Copper-chlorophyllin has been used previously as an internal deodorant in tablet form, in combination with proteolytic enzymes for the debridement and healing of ulcerative wounds and as a colorant in dentifrice, bone cement, and certain dry foods. Oil-soluble copper-chlorophyll and water soluble sodium-copper-chlorophyllin have not been used commercially in pharmaceutical or cosmeceutical skin care products, except for limited use as a deodorant and wound healing additive to products used to treat deep, open wounds such as decubitus ulcers and colostomy openings. However, neither copper-chlorophyll nor sodium-copper-chlorophyllin have ever been used or suggested for use in the topical treatment of aged or photoaged skin.

It can be assumed that sodium-copper-chlorophyllin and sodium-zinc-chlorophyllin have not been used in topical pharmaceutical, dermatological or cosmetic products in any significant way simply because these materials are dark-green pigments, even at low concentrations. For example, both sodium-copper-chlorophyllin and sodium-zinc-chlorophyllin exhibit a dark-green color in water at concentrations as low as 0.05% by weight. Topical use products are typically uncolored or lightly colored with dyes to avoid staining of the skin or with insoluble and non-staining inorganic pigments. Green is, of course, not a natural skin tone.

A total concentration of sodium-copper-chlorophyllin and sodium-zinc-chlorophyllin of up to 0.1% by weight for very light skin and up to 0.5% by weight for very dark skin can be used topically; that is, the liposomal dispersion of the aqueous solution of the sodium-copper-chlorophyllin and sodium-zinc-chlorophyllin complexed is absorbed and is not visibly evident after application to the treatment area. This is particularly important since the physical location of the treatment areas will typically include application to the face. The ratio of sodium-copper-chlorophyllin to sodium-zinc-chlorophyllin used in the invention can range from 50:1 to 1:50 with a total applied concentration of sodium-copper-chlorophyllin and sodium-zinc-chlorophyllin that ranges from 0.005% to 5.0% by weight and a preferred total concentration that ranges from 0.025% to 0.1% by weight.

    • 1. Based on history of use, one would not expect a priori that aqueous solutions or dispersions of sodium-copper-chlorophyllin and sodium-zinc-chlorophyllin would readily penetrate intact skin.
    • 2. Based on history of use, one would not expect a low level of copper-chlorophyllin, for example, 0.1% or less by weight, a level used as a colorant in dentifrice and foods, to produce visible improvements in skin condition;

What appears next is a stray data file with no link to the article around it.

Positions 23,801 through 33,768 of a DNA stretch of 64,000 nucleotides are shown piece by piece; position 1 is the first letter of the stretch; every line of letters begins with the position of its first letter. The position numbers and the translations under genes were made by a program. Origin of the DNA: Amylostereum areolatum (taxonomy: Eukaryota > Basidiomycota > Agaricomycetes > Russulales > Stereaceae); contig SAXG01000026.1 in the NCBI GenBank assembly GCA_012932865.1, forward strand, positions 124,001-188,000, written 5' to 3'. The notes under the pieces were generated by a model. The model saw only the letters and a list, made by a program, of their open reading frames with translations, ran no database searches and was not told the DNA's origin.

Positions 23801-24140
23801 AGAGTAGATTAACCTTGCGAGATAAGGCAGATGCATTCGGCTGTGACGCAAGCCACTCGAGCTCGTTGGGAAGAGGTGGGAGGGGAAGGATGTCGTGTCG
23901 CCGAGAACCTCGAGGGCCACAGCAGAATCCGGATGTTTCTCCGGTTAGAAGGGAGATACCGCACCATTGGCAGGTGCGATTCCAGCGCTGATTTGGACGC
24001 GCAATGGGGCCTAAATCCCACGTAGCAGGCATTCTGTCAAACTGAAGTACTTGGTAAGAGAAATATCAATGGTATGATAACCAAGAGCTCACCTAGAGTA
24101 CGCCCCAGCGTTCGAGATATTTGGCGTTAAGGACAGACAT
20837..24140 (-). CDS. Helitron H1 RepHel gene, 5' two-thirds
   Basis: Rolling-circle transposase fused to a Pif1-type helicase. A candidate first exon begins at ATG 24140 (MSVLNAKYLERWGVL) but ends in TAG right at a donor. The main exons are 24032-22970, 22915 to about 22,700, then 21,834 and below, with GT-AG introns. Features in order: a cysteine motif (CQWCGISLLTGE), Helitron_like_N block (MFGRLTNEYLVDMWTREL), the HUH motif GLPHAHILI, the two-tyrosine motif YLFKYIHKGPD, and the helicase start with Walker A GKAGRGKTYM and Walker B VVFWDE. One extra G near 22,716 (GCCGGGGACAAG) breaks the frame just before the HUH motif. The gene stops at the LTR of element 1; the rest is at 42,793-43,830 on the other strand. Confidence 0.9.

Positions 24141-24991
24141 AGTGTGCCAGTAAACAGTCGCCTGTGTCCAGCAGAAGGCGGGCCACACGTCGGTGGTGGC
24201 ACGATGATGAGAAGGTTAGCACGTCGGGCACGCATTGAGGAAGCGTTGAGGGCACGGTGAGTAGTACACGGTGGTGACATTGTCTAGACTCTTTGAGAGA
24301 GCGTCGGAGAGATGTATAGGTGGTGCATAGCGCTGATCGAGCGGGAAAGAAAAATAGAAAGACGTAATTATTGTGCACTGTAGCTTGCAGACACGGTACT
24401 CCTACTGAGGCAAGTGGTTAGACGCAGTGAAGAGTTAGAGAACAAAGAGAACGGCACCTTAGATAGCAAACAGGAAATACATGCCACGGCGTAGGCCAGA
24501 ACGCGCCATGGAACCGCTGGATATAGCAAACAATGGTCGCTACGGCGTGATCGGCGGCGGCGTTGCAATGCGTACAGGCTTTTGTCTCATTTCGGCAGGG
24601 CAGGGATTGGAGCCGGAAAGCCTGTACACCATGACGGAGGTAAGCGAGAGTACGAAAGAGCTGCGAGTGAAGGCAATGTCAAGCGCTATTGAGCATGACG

• 3. Based on history of use, one would not expect visible reductions in pore size and uneven skin coloring, increased tensile strength of skin, reduction in facial and lip lines and wrinkles, reduction in under-eye puffiness and dark circles, and improvement in skin smoothness and radiance after twice daily topical use of sodium-copper-chlorophyllin and sodium-zinc-chlorophyllin for 8 weeks;

The potential of sodium-copper-chlorophyllin as a copper-delivery agent, transferring chlorophyllin-bound copper to copper-dependent enzymes in the skin, is new, as is the concept of using the pigment to reduce free radicals produced by the additional free copper load. Additionally, the combination sodium-copper-chlorophyllin and sodium-zinc-chlorophyllin for topical treatment is novel.

The preparation of one such “therapeutic unit”, in an embodiment of the invention that utilizes sodium-copper-chlorophyllin and sodium-zinc-chlorophyllin as the copper and zinc pigment complexes. Botanical pigments invariably possess a metal-ligand binding site: in natural chlorophyll this binding site is occupied by a magnesium atom. The water-insoluble chlorophyll is converted to the very water-soluble form, chlorophyllin, by alkaline hydrolysis that replaces chlorophyll's methyl and phytyl ester groups with a sodium ion. Copper or zinc is substituted for magnesium by treating the chlorophyll with an acid, thereby replacing the magnesium with two hydrogen ions. The protons are replaced by a cuprous copper ion (Cu+2) or zinc ion (Zn+2) by alkaline hydrolysis with a copper or zinc salt solution.

Liposomes containing sodium-copper-chlorophyllin as well as sodium-zinc-chlorophyllin were prepared by using high linoleic acid lecithin (Phospholipon 85G®) supplied by American Lecithin Company (Oxford, Conn.) or by Phospholipid GmbH (Cologne, Germany). Typical liposome formulations made using lecithin and sodium copper chlorophyllin are detailed below in Exhibit 1 (Formula number JPM-01-003-B) and typical liposome formulations made using lecithin and sodium-zinc-chlorophyllin are detailed below in Exhibit 2 (Formula number JPM-01-003-A):

Exhibit 1

Sodium Copper Chlorophyllin Liposome Concentrate Formula # JPM-01-003-B

Ingredient% w/w
Phospholipon 85G (Phospholipid GmbH)10.00
Sodium Copper Chlorophyllin, USP*5.00
Hydrolite-5 (Symrise, Inc.)3.00
Butylene Glycol4.00